Regardless of your politics, it’s obvious to most Alaskans that the environment is changing. In the Arctic, it’s melting permafrost and increased erosion; in Southeast, it’s higher-energy storms and warming ocean temperatures. In December Governor Bill Walker appointed a non-political, 20-member “Climate Action for Alaska Leadership Team” to recommend measures that should be taken in the state to address climate change. The group met for the first time recently in Anchorage. KCAW’s Robert Woolsey spoke Sitka Sound Science Center Director Lisa Busch about her role on the team.
The next meeting of the Climate Action for Alaska Leadership Team will be later this month. See a complete list of members.
Lisa Busch manages a science organization. She doesn’t play politics. She applied to serve on the Climate Action for Alaska Leadership Team to propel the conversation forward.
I can tell you that climate change science very clearly is saying that climate change is happening. The majority of climate change scientists say that something is happening, and the majority of them say that it is human-induced. We can identify the sources of carbon in the atmosphere, and we expect that rate to accelerate if we do nothing. I feel like I can bring that to the table and we don’t need to constantly have that conversation over and over again at this task force table — we can address, Okay climate change is happening, what do we do now?
Although the leadership is non-partisan, it’s 20 members come from diverse regions and backgrounds across the state — oil companies, tribal organization, and fishermen. While it’s not a room full of academics, Busch says that the team shares a kind of idealism about the future of what is now an oil-dependent state.
The lieutenant governor spoke to us about the fact that we are a resource development state, and the oil industry is important to our economy, but that doesn’t mean we can’t also prepare for change. And that also change could potentially bring tremendous economic opportunity in the renewable energy sector; in the transportation sector, with the opening up of the ice in the Arctic; in the knowledge sector, how our University of Alaska could have a competitive advantage; in the construction sector — the list goes on and on.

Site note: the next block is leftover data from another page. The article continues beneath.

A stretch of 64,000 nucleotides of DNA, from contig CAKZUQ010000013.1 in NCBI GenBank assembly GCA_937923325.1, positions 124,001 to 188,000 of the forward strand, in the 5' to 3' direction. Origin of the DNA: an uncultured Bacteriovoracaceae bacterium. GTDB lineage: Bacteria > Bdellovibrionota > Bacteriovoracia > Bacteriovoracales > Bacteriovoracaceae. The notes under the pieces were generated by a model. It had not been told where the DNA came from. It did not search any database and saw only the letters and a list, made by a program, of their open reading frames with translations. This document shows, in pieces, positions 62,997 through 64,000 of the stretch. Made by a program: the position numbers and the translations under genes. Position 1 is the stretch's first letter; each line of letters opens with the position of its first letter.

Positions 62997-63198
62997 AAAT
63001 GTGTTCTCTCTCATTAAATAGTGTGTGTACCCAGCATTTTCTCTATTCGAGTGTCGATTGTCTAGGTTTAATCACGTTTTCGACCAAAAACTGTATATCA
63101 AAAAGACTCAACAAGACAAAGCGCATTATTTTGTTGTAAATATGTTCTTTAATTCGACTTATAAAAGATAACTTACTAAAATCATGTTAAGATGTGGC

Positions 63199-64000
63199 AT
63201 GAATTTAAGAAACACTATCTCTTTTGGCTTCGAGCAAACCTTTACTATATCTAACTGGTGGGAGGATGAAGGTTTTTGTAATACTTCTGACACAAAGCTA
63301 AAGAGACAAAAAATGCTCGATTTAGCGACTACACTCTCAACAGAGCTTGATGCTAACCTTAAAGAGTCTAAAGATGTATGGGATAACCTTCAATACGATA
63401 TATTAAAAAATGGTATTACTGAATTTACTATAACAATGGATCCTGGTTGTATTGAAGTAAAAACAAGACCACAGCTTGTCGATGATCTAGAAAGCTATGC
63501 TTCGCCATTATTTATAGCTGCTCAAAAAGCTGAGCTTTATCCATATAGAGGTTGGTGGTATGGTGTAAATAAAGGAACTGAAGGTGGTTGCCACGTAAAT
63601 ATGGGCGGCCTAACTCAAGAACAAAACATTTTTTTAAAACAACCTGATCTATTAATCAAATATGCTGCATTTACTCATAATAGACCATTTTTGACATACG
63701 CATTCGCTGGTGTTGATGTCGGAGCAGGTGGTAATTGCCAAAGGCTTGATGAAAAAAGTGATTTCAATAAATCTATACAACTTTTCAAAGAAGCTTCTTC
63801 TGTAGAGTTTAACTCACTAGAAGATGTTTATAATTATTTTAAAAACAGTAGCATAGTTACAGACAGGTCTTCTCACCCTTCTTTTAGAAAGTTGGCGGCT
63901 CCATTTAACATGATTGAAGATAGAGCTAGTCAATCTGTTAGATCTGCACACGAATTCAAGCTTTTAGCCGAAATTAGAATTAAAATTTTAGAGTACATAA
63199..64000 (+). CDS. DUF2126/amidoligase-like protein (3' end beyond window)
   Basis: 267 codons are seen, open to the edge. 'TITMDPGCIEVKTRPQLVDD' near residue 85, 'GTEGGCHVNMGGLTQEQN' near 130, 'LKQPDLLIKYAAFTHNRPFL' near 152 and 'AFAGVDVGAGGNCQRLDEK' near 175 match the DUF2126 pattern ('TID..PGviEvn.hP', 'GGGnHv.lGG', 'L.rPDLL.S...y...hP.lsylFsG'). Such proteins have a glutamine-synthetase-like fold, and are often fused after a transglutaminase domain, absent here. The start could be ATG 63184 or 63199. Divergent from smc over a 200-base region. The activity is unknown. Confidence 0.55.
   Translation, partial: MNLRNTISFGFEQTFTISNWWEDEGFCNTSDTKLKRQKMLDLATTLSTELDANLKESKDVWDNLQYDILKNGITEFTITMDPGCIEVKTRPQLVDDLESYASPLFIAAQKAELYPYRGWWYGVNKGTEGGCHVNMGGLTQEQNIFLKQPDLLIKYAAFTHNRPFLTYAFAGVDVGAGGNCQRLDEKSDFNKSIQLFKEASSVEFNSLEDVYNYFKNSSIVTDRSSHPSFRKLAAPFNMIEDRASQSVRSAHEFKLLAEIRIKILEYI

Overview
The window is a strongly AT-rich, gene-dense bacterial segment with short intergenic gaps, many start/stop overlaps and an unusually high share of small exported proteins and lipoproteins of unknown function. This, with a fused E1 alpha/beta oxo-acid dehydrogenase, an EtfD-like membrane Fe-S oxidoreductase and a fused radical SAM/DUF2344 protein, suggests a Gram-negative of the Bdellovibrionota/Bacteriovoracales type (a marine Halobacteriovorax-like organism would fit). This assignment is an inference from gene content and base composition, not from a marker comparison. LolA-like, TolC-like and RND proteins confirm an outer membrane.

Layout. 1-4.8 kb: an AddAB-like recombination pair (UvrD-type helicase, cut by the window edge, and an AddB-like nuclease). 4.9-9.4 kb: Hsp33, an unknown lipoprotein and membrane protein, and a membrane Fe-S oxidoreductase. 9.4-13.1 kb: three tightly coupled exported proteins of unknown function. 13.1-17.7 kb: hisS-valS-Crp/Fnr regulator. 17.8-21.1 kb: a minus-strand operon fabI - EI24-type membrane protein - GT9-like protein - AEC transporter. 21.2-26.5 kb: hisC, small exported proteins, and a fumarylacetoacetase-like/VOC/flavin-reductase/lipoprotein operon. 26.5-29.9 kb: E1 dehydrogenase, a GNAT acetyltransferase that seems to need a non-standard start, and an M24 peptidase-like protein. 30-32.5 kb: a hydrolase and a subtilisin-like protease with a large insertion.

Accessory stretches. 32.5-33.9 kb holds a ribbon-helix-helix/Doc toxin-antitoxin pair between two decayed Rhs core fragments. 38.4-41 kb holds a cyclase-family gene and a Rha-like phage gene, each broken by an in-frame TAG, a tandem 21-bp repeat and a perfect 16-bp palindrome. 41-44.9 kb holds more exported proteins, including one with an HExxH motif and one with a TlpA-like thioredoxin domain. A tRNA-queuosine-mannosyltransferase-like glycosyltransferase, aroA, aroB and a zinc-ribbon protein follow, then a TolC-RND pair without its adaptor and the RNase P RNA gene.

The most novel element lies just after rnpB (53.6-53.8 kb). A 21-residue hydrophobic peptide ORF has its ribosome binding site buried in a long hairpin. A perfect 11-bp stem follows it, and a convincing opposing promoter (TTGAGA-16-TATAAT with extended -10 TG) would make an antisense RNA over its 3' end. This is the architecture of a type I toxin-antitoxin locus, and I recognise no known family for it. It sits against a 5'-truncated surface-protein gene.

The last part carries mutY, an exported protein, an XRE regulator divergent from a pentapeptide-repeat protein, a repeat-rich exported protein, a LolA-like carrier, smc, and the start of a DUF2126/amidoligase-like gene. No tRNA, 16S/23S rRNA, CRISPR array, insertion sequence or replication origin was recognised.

Busch says that in the 1960s and 1970s the United States won a reputation as a global leader on environmental issues, with a series of landmark laws like the Clean Air Act and Environmental Protection Act. But she believes that the US has recently abdicated that role, leaving places like Alaska and Norway to model a proactive response to climate change.
We as Alaskans have an opportunity to be forward thinkers and leaders. I think President Trump saying that the US is going to back out of the Paris Climate Accord is kind of a demonstration that the federal government is not going to be a leader in climate change response. But we as Alaskans — Alaskans who are a very capable, flexible, resilient group of people can be leaders in this sector. So I’m excited to be thinking about that and it was definitely part of the discussion.
But are there contradictions? The latest federal tax overhaul bill included a measure opening parts of the Arctic National Wildlife Refuge to oil exploration — a huge win for pro-industry advocates in a decades-long battle to expand Alaska’s oil development on the North Slope.
Does Busch believe this event undermines the task force’s efforts to push the state into a leadership role on climate change?
I don’t think so. We’re talking about what we can do right now. We all use oil. We wear it. We use it in our daily lives in many many different forms. But how can we decrease our carbon emissions? How can we decrease our carbon footprint? In Sitka we’re doing a lot of the things: Replacing plastic bags with cloth, food security, we have an electric vehicle group — these are things that can go on alongside of whatever’s happening with the bigger political picture.
Busch is joined on the Climate Action for Alaska Leadership Team by fellow Sitkan Linda Behnken, the director of the Alaska Longline Fishermen’s Association. Busch says she’s grateful to have commercial fishing perspective in the group. “They wake up every morning and go to work on the front lines of climate change,” she says.
Busch and Behnken were appointed to the group by the governor from a pool of nearly 100 applicants.